LIMLIKIT, SAMERJIT (2009) THAILAND’S RELATIONS WITH THE GCC STATES:
AN ANALYSIS OF STATE AND NON-STATE ACTORS. Doctoral thesis, Durham University.
The aim of this research is to assess the potential role that Muslim-related private sector associations in Thailand can play in the international relations between Thailand and the Gulf states. The overall objective of the research is to investigate the nature and future direction of Thai-Gulf states relations through observing the way the state and the non-state actors each interacts with players in the Gulf Cooperation Council (GCC) States and how the overall interactions shape Thailand’s relations with the GCC States. The hypothesis of the research is that despite limited resources and identity attached to it, the Thai state will continue to play a dominant role in Thailand’s relations with the GCC States, while the role of non-state actors will increase. The relations will expand more rapidly and efficiently if the state allows greater intervention from the non-state actors in some areas of interactions which are traditionally conducted by states.
In order to prove the hypothesis, the author depends on multiples Internatinal Relations (IR) theories, and uses a newly constructed model, based on James Rosenau’s Two World of World Politics Model. The Universe of World Politics Model, like that of Rosenau, highlights the existence of the state-centric and the multi-centric spheres; however, it takes Rosanau’s model further by recognising the significance of external environments that affect relations, including culture and the role of globalisation. Thailand’s relations with the GCC States are studied in two folds: one through the dynamism within state-to-state interactions, and another through dynamism among private sector associations in Thailand. The overlapping area where state and non-state spheres intercept, plus culture and the role of globalisation, is the focus of this research. It brings to light the position of private sector associations in Thailand’s relations with the GCC States in the contemporary world and in the future. The non-state actors selected in this research are both private sector associations: one is local, the Thai Islamic Trade and Industrial Association (TITIA), another is a branch of foreign private sector association, the World Assembly of Muslim Youth (WAMY). The data was collected through primary sources and unstructured interviews with individuals from both the Thai government and private sector associations that are used as case studies.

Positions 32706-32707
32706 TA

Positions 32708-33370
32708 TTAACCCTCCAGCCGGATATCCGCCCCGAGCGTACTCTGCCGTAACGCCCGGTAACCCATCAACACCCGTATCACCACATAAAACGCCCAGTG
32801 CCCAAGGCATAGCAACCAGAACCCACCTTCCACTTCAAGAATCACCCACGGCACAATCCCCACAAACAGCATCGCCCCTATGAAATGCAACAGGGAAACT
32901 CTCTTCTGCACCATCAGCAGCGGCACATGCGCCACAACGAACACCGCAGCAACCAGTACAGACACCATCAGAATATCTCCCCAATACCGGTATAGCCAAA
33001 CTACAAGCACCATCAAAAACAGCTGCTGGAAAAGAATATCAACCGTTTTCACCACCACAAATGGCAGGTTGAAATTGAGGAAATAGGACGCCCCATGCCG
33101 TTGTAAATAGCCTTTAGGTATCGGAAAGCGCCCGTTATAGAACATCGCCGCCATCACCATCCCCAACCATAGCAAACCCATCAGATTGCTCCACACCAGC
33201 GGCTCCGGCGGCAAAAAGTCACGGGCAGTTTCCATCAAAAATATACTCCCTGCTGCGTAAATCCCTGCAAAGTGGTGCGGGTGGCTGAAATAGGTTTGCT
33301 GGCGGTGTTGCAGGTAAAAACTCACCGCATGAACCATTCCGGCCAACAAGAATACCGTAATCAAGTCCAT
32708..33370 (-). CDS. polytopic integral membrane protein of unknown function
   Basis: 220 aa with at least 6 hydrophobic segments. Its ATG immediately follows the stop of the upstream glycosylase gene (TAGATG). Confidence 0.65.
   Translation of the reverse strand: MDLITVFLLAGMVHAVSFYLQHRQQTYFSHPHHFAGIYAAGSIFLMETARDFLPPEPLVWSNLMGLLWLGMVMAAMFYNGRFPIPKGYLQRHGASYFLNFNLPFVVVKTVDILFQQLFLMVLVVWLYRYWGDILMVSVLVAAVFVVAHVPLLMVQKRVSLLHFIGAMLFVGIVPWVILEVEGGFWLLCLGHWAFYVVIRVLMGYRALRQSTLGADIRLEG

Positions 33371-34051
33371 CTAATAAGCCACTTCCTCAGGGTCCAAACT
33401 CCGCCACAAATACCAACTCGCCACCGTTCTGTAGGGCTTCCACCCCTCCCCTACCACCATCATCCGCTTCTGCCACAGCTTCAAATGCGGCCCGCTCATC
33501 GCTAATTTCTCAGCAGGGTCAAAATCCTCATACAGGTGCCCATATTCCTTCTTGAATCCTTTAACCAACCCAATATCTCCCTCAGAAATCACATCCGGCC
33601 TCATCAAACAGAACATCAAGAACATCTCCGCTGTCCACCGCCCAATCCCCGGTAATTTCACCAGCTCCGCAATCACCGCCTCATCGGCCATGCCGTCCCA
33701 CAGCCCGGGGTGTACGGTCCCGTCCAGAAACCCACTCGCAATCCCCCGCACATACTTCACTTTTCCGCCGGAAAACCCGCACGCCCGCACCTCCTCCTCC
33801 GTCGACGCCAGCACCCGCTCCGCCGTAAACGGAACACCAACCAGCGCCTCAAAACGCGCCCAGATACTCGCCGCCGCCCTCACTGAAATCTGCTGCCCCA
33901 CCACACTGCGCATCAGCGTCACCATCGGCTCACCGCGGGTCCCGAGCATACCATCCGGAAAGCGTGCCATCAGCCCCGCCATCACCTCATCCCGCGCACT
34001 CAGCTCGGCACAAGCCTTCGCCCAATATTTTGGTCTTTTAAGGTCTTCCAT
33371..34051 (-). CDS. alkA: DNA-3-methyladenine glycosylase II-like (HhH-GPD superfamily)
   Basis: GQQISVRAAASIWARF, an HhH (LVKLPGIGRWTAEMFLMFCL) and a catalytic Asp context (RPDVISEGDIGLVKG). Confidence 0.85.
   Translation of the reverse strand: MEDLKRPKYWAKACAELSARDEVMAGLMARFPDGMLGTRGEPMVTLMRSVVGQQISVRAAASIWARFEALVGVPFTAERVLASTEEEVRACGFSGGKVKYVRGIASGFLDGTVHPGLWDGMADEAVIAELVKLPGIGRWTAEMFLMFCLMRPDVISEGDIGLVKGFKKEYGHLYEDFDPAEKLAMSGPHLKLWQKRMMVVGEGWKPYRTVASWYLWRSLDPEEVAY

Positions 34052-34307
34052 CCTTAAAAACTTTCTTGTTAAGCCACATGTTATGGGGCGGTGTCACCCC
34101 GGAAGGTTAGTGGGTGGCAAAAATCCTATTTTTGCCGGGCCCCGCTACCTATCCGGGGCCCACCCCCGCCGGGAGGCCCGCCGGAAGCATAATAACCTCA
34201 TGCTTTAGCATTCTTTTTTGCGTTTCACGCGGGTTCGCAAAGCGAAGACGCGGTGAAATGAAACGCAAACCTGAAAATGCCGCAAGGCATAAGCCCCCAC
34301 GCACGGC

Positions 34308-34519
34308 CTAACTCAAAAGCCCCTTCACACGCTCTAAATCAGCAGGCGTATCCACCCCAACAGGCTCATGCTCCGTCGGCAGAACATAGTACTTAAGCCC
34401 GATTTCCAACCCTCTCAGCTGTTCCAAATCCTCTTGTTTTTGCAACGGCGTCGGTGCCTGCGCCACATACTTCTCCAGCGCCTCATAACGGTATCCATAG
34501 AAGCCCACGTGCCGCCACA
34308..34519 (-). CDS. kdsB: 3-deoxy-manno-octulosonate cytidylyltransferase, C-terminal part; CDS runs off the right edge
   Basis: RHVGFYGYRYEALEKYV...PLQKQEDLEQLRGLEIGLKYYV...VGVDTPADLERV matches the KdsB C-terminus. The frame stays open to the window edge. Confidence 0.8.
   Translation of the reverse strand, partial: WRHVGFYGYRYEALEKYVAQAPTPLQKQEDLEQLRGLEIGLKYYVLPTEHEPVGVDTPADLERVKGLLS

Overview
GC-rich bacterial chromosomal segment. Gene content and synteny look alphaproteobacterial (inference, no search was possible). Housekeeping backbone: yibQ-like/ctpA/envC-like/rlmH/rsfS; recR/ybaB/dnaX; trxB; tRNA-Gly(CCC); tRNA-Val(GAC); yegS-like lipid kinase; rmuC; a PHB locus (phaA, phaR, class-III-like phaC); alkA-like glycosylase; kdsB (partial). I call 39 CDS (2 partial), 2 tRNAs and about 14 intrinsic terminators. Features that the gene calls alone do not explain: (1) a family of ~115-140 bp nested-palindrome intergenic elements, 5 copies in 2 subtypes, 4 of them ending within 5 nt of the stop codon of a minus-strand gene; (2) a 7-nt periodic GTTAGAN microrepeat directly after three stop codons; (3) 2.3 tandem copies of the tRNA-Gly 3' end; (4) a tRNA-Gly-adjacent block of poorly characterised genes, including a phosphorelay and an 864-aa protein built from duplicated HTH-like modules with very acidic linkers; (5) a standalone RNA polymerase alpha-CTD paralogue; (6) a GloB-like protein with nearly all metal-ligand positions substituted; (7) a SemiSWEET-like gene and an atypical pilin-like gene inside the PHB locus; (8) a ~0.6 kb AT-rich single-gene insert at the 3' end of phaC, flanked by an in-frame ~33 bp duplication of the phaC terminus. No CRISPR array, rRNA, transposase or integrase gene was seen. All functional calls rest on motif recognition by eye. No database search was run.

The research indicates that the hypothesis suggesting the greater role for private sector associations in Thailand’s relations with the GCC States cannot be absolutely guaranteed; an increased involvement of private sector associations is less likely in these relations. The findings show that both of the private sector associations used in the case studies are reluctant, if not unwilling to act as proxies for the government in Thailand’s relations with the GCC States. Such unwillingness is based on the associations’ characteristics as well as the boundary that the government has created to prevent these associations from too much intervening in international relations, which has traditionally been viewed as state affairs. The findings highlight both the government’s intentional and unintentional barriers for the participation of these private sector associations, including legal bodies and common practices among government officers.
|Item Type:||Thesis (Doctoral)|
|Award:||Doctor of Philosophy|
|Keywords:||Thailand, GCC States, State and Non-State Actors, Rosenau, Postinternationalism|
|Faculty and Department:||Faculty of Social Sciences and Health > Government and International Affairs, School of|
|Copyright:||Copyright of this thesis is held by the author|
|Deposited On:||19 Nov 2009 15:33|